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Entropy/enthalpy/gibbs for vaporization of water

  1. Sep 21, 2011 #1
    This is a question from a quiz in my physical chemistry class

    For 1 mole of H20, calculate [itex]\Delta{S_{sys}}[/itex], [itex]\Delta{S_{surr}}[/itex],
    [itex]\Delta{S_{univ}}[/itex], and [itex]\Delta{G_{sys}}[/itex] for the following transition at 1 atm pressure and 95 degrees Celcius

    H20 (l) ---------> H20 (g)


    Right now, what I'm confused about is....liquid water doesn't turn into a gas at 95 degrees at 1 atm (it's 100 degrees no?), so why would this reaction occur at all?

    Is it perhaps just poorly worded? Maybe he meant to say that it STARTS at 95 degrees but will be heated to 100 degrees?
    1. The problem statement, all variables and given/known data



    2. Relevant equations



    3. The attempt at a solution
     
  2. jcsd
  3. Sep 21, 2011 #2
    Oh, and looking at the solution to this, there are three steps, 1 from 95-100, the transition, and one from 100 to 95! I would never have thought to have those steps because I thought T was constant.

    Is it just a poorly worded question, or does this reaction actually happen at 95 degrees and I'm just totally missing the concept?
     
  4. Sep 22, 2011 #3

    Borek

    User Avatar

    Staff: Mentor

    100 deg C is a boiling point, but water evaporates at lower temperatures as well.
     
  5. Sep 22, 2011 #4
    I think the question means the process at 95 Celsius. But since you are (supposedly) not given the evaporation contribution at 95 Celsius you must calculate a different path from the initial state (liquid water at 95 Celsius) to the final state (gaseous water at 95 Celsius). This actually only makes sense if the values you are supposed to calculate are path-independent, and I strongly suggest you try to understand if and possibly why they are. Just our of curiosity: what are the results?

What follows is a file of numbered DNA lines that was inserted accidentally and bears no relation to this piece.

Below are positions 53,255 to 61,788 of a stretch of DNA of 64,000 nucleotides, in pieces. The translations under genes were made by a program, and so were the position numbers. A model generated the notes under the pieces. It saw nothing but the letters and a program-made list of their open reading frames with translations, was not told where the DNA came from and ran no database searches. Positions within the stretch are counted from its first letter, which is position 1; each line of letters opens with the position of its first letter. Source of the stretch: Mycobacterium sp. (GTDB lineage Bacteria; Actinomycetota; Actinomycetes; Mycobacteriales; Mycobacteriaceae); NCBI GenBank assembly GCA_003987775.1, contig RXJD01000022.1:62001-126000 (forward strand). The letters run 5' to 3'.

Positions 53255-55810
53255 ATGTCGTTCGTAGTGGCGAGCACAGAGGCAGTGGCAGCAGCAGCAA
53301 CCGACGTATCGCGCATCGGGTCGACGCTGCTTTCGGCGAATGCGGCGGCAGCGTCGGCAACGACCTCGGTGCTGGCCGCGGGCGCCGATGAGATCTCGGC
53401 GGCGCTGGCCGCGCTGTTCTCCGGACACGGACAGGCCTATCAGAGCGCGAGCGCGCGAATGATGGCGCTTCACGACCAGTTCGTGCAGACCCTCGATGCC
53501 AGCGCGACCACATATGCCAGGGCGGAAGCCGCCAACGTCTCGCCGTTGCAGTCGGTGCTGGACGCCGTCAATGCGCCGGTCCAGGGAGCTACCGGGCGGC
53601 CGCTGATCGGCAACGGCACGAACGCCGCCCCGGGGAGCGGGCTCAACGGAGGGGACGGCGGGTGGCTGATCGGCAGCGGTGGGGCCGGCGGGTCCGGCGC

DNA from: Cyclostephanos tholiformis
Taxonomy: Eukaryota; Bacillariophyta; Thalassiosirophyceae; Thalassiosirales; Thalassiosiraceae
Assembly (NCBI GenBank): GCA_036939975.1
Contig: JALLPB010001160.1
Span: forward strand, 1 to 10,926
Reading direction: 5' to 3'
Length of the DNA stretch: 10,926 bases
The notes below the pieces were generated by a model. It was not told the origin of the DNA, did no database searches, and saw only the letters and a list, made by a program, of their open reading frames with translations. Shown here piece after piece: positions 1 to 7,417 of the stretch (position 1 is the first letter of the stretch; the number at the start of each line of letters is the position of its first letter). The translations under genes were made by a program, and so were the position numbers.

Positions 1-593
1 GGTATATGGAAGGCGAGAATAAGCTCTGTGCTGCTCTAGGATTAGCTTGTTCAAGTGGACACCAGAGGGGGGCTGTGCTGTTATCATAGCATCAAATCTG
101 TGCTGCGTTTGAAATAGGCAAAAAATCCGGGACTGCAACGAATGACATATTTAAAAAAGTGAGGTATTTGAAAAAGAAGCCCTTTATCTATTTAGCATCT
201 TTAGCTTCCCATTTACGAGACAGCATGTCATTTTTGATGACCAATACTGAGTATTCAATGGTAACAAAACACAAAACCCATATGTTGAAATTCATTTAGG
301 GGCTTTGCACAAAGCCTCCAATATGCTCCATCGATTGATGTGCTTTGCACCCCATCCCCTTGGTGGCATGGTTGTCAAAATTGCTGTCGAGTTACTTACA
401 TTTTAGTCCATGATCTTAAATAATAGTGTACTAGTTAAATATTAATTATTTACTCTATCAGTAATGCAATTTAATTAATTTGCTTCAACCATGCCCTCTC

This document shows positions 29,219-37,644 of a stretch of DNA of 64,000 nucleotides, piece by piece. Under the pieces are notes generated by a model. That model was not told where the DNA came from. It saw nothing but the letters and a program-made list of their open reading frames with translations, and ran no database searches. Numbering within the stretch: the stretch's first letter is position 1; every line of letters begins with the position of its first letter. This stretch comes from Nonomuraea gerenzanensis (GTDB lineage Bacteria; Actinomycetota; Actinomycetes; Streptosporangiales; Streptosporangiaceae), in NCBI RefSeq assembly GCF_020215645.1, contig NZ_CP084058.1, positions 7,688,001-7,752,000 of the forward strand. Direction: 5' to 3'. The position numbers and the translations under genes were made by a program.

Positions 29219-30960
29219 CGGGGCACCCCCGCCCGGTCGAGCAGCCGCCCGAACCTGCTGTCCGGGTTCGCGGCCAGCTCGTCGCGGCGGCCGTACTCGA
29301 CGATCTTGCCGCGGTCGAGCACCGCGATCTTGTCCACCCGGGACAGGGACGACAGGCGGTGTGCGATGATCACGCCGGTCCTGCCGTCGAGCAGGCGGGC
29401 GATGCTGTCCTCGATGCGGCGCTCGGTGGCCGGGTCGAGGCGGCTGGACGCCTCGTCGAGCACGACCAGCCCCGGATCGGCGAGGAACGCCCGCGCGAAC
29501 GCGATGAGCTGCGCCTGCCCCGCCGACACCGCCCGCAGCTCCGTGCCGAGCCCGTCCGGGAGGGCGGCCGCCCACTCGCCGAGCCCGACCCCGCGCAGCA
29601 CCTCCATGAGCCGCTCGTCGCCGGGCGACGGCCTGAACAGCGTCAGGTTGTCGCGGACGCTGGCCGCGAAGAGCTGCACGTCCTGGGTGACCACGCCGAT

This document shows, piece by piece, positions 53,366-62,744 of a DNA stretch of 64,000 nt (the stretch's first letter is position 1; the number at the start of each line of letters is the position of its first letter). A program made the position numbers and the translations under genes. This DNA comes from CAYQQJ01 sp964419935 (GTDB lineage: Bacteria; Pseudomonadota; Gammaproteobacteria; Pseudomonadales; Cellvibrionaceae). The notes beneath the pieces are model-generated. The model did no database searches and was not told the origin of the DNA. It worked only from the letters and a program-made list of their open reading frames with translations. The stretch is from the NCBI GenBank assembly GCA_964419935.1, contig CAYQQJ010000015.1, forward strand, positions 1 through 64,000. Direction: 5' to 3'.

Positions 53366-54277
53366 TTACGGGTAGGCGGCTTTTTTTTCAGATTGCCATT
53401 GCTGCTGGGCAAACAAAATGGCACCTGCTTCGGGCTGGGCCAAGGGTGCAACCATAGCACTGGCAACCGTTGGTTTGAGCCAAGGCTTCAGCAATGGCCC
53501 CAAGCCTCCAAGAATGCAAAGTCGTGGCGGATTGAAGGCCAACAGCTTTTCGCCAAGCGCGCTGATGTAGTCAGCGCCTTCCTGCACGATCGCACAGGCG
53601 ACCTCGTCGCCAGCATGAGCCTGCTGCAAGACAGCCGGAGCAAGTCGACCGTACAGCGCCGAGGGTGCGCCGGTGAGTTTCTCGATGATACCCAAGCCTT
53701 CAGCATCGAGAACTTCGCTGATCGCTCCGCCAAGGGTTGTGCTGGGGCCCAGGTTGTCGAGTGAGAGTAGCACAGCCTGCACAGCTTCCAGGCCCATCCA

6. Sep 22, 2011 #5
    Here is the solution...I just don't understand why all these things were done. If you could explain the whole "path" thing cuz that is a concept I definitely don't really get and might be why I don't understand this solution.

    There are some missing parts to the solution where I couldn't read what the professor wrote. But for the most part this is all of it....

    These were given also:
    [itex]\Delta{H_{fH20(l)}}=-285.8 kJ/mol[/itex]
    [itex]\Delta{H_{fH20(g)}}=-241.8 kJ/mol[/itex]
    [itex]C_{pm}H20(l)=75.29 J/Kmol[/itex]
    [itex]C_{pm}H20(g)=33.58 J/Kmol[/itex]

    The solution was given in three steps:
    1)
    [itex]\Delta{H1}=Cp\Delta{T}=75.29 J/Kmol*(373K-368K)=376.5J[/itex]

    [itex]\Delta{S1}=Cp*ln(T2/T1)=75.29 J/Kmol*ln(373K/368K)=1.02J[/itex]

    2)

    [itex]\Delta{H2}=\Delta{H_{fH20(g)_{373}}} - \Delta{H_{fH20(l)_{373}}}=?[/itex]

    [itex]\Delta{H_{f(373)}}=Cp(373-298)+ \Delta{H_{f(298)}}=?[/itex]

    [itex]\Delta{H2}= -24.8 kJ+285.8 kJ=44,000J[/itex]

    [itex]\Delta{S2}=\Delta{H2}/373 =44,000J/373=117.96 J/K[/itex]

    3)

    [itex]\Delta{H3}=33.58 J/K*(368-373)=-168 J[/itex]

    [itex]\Delta{S3}=33.58 J/K*ln(368/373)= -.453 J[/itex]

    [itex]\Delta{HTotal}=44.208 J[/itex]

    [itex]\Delta{STotal}=118.5 J[/itex]

    [itex]\Delta{GTotal}=600 J[/itex]

    [itex]\Delta{S_{surr}}=-\Delta{HTotal}/368=-120.13[/itex]

    [itex]\Delta{S_{univ}}=-1.63 J/K[/itex]


    Yea, so if you can just provide me with some rational on why these steps are taken, I would appreciate it! I'm really just trying to understand.
     
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